“To increase the perceived size of a house,
you can arrange a space so that you can look along the diagonal,
from one corner to the opposite one,
which makes the space feel larger than it actually is.”Susan Susanka
A key design concept of Creating the Not So Big House diagonal views is to be intentional about horizontal views. Sightlines!
If only I had met Sarah Susanka before I built a home so I could build that Not So Big House diagonal views to make our home more expansive.
A sightline I hadn’t considered when entering our first-built home was that I would be staring right at the kitchen nook through the main doors.
Cute as they are, I don’t want Girl Guides to see me eating my spaghetti when they come to the front door.
Geometry says that the hypotenuse of a right triangle is its longest side. When we use this dimension in home design, we increase the perceived size of the house–clearly Susanka’s observation; mine rarely includes math analogies.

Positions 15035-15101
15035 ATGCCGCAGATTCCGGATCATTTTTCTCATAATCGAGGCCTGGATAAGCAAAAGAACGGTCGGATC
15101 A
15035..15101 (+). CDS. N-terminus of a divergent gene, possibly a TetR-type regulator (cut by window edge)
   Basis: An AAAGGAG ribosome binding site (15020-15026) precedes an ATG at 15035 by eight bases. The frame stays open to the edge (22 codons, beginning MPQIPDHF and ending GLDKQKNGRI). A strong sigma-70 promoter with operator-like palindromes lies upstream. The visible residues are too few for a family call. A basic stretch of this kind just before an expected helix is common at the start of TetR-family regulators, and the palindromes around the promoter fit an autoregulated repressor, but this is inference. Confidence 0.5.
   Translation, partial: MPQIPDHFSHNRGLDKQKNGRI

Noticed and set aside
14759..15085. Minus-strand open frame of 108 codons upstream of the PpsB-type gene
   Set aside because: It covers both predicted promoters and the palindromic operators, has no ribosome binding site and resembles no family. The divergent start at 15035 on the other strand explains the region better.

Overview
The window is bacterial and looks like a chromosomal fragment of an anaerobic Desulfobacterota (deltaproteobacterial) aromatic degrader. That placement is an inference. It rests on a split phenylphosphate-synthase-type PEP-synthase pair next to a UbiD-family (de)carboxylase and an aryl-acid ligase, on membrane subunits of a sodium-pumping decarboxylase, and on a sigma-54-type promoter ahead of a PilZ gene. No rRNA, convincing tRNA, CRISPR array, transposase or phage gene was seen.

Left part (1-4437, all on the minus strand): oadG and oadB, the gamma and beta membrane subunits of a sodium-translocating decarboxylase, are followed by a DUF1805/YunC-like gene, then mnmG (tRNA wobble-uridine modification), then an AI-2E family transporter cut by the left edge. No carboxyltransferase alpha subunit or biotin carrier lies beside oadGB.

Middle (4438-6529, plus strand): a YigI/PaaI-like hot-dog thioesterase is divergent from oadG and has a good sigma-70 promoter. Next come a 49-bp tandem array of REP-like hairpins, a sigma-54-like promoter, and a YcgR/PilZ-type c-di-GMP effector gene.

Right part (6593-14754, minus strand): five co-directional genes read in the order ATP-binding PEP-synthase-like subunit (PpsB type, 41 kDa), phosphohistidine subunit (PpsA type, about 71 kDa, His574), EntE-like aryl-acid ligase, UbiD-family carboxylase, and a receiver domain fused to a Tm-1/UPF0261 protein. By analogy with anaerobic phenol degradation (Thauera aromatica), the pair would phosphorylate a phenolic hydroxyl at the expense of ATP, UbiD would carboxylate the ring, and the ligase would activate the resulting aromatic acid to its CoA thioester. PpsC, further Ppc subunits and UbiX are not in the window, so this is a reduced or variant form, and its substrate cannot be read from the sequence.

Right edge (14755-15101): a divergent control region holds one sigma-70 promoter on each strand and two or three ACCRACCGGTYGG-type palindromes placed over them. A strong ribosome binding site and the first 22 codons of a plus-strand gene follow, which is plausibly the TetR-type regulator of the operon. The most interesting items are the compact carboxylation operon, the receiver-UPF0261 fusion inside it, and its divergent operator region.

When you have views that run the length of the house, through to the backyard, you have a view that appears to go on and on. It suggests spaciousness, even when the space isn’t that large.
Even if you can’t build the ideal length of a ‘hypotenusal’ space, you can arrange your furniture so that you can look along the diagonal–from one corner to the opposite corner.
Whether the house is large or not, it will feel larger.
Open design is common these days because there’s breathing space.
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